Hypoxia-ischemia (HI) occurs in 1-6/1000 live full-term births (Shankaran, 2009). Of those affected, 15-20% will die in the postnatal period, and 25% of survivors will be left with long-term neurological disabilities (Gunn, 2000; Vannucci, 1997; Fatemi, 2009). It has become increasingly clear that peripheral immune cells infiltrate the brain parenchyma as part of the physiological response to tissue damage after HI injury. The interplay between infiltrating immune cells and brain resident cells during the inflammatory response is however dynamic and complex; in that neuro-immune crosstalk, by way of specific molecular mediators, is responsible for both neurodestructive as well as neuroprotective outcomes. Herein, we tested the hypothesis that COX-2 mediates mechanisms of brain injury and that G-CSF exerts structural and functional protection after neonatal HI.
To mimic the clinical features of HI brain injury, neonatal rat pups were subjected to unilateral carotid artery ligation followed by 2 hours of hypoxia (8% O2 at 37°C). We used a gain and loss of function approach (pharmacological activation or inhibition, respectively) for COX-2, a neutralizing antibody for lL-15, and a gene silencer for natural killer cells in both splenectomized and non-splenectomized rats to verify the role of COX-2 in splenic immune cell responses following HI. We found that elevations in COX-2 expression by immune cells promoted IL-15 expression in astrocytes and infiltration of inflammatory cells; additionally, down-regulated the pro-survival protein, PI3K, resulting in caspase-3 mediated neuronal death. Additionally, we investigated the efficacy of G-CSF on long-term Hl-induced morphological and functional outcomes using two different dosing regimens; and found the neurotrophic factor to significantly improve behavioral and neuropathological recovery.
These results provide insight into the mechanistic basis of mflammation and indentify key components of the neuroinflammatory response after HI. Thus, we propose that COX-2 inhibition or G-CSF administration during the acute phase of injury are novel therapeutic modalities that target detrimental and beneficial mechanisms of neuroinflammation, respectively, and may offer a safe and effective option with longterm benefits for the Hl-injured infant.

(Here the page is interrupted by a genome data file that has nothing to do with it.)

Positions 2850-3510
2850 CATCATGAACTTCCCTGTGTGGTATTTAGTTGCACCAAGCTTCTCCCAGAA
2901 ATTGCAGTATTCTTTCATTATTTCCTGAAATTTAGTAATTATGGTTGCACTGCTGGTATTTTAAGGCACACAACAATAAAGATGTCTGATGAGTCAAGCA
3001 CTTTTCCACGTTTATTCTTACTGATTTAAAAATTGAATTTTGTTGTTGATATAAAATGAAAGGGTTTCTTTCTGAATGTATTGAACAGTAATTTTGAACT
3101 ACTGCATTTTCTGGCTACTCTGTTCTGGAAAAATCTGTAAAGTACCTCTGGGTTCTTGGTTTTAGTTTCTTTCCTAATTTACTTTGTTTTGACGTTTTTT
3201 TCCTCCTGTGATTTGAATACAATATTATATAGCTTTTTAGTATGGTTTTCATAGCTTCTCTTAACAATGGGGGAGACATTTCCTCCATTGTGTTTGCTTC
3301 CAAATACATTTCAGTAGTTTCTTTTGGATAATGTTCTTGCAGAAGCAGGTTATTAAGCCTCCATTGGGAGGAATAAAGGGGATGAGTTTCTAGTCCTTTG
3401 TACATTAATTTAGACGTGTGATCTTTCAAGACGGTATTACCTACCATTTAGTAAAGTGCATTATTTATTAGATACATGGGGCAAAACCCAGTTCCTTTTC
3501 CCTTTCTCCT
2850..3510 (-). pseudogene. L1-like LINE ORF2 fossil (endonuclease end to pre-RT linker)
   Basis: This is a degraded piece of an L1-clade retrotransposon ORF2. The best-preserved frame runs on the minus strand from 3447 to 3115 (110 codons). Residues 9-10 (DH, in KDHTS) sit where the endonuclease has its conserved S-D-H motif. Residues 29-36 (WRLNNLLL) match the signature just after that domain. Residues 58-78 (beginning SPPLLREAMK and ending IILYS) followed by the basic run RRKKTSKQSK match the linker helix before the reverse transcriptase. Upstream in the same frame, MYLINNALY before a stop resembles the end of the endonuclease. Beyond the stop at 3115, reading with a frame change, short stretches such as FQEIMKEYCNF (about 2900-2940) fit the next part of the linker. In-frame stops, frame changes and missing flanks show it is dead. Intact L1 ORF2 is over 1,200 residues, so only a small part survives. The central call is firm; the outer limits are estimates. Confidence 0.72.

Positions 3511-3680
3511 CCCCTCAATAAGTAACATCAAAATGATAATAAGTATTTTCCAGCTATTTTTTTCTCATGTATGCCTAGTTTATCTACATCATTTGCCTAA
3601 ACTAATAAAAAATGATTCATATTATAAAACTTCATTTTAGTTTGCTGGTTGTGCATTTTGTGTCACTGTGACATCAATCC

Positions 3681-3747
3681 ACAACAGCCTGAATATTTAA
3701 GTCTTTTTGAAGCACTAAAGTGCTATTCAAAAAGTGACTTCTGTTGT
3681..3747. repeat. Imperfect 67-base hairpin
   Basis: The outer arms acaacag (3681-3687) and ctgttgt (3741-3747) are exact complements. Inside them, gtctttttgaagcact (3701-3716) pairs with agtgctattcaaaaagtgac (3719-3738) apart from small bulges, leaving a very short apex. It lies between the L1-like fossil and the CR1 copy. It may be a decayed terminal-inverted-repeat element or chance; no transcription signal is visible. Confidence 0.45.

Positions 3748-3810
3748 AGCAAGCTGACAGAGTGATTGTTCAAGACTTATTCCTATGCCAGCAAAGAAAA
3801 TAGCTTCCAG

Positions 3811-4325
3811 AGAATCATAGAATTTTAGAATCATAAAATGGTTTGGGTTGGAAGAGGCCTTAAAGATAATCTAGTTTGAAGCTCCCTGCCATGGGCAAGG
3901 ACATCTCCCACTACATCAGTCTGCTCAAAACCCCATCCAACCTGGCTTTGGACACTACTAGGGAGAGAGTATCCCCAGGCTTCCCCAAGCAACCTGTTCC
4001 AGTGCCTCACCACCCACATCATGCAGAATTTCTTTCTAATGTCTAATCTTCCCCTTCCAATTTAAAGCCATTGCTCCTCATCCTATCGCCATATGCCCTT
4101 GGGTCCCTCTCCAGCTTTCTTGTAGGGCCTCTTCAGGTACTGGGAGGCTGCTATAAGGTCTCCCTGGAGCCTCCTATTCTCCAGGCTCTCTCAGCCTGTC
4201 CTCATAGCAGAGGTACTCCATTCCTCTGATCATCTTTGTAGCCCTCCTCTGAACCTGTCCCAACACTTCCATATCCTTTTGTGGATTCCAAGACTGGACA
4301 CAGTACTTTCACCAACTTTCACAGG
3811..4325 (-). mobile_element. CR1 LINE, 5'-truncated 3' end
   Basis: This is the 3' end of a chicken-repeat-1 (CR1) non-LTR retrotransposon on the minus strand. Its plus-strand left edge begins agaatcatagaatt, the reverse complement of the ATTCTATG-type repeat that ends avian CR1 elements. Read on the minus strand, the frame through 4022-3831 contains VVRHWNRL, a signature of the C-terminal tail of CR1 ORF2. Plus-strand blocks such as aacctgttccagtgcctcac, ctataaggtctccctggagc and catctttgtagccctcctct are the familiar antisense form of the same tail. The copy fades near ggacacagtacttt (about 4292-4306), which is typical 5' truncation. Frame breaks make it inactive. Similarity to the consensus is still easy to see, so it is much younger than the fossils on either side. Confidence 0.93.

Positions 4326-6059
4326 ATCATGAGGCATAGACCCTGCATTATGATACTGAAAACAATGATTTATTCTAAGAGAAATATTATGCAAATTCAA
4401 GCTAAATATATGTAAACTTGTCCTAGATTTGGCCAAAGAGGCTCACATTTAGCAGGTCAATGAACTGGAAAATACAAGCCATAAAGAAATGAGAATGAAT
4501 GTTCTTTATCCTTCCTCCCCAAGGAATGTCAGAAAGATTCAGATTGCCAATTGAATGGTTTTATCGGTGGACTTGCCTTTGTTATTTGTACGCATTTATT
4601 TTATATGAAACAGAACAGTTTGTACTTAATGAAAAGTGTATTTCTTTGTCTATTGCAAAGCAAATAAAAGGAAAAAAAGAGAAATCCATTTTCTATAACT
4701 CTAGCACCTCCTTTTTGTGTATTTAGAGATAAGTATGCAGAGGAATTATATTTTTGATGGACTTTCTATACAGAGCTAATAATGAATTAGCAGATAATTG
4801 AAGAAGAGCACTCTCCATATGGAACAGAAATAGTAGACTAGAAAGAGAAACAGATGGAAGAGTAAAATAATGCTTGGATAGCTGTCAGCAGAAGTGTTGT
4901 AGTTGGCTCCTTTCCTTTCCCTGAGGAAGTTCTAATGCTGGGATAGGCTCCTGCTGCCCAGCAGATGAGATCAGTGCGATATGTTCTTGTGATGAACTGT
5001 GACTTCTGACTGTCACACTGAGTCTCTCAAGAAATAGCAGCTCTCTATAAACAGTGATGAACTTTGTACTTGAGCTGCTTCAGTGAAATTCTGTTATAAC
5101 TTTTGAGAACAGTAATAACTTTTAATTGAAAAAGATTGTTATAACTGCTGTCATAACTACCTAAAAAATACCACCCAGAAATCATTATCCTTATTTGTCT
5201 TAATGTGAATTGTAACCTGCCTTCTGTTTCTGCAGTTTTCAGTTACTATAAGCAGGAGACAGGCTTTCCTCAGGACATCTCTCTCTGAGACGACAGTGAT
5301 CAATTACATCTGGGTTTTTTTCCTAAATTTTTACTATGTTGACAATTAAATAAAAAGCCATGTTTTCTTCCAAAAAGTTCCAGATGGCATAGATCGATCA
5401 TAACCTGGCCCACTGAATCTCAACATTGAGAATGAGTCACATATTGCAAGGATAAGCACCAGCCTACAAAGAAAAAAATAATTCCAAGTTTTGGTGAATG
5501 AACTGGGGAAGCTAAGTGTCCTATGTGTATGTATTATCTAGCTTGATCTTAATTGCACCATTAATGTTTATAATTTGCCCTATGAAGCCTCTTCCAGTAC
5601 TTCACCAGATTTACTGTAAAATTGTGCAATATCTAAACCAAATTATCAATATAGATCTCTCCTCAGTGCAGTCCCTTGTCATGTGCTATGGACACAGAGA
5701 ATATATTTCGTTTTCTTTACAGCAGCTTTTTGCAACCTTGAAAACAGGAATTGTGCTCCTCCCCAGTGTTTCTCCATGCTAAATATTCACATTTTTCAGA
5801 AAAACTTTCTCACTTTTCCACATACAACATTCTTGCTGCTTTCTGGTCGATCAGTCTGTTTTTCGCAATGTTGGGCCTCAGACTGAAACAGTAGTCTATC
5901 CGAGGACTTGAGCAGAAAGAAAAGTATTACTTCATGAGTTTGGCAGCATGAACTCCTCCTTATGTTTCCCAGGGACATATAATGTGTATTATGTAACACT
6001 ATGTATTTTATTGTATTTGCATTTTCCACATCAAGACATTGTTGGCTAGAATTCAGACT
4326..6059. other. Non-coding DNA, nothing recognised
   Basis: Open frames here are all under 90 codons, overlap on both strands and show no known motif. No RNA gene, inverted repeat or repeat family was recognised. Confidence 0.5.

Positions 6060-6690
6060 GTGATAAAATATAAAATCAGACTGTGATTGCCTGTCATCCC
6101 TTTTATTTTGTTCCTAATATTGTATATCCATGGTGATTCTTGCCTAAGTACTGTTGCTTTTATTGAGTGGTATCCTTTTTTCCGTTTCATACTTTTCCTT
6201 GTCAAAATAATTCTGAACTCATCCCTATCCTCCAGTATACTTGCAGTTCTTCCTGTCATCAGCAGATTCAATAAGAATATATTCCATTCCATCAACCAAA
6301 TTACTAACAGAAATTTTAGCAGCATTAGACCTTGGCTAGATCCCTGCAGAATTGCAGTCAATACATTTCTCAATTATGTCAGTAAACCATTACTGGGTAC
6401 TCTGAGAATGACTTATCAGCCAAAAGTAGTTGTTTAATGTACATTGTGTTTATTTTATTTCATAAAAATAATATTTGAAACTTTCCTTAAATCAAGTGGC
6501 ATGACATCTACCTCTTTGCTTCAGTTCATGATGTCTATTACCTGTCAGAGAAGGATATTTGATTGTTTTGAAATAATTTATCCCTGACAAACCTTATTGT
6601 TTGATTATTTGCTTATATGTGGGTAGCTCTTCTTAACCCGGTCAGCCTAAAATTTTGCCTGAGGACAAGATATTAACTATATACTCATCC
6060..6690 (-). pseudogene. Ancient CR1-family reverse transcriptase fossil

John H. Zhang
Michael A. Kirby
Pedro B. Nava
Doctor of Philosophy (PhD)
Year Degree Awarded
Date (Title Page)
Library of Congress/MESH Subject Headings
Hypoxia-Ischemia, Brain -- physiopathology; Brain Injuries -- etiology; Brain Infarction -- drug therapy; Inflammation -- pathology; Inflammation Mediators -- therapeutic use; Neuroprotective Agents -- pharmacology; Neurologic Examination -- methods; Blotting; Western; Animals; Newborn Rats; Sprague-Dawley
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This title appears here courtesy of the author, who has granted Loma Linda University a limited, non-exclusive right to make this publication available to the public. The author retains all other copyrights.
Fathali, Nancy, "Therapeutic Modalities Targeting Neuroinflammation After Neonatal Hypoxia-Ischemia" (2010). Loma Linda University Electronic Theses, Dissertations & Projects. 1181.
Loma Linda University Electronic Theses and Dissertations
Loma Linda University. Del E. Webb Memorial Library. University Archives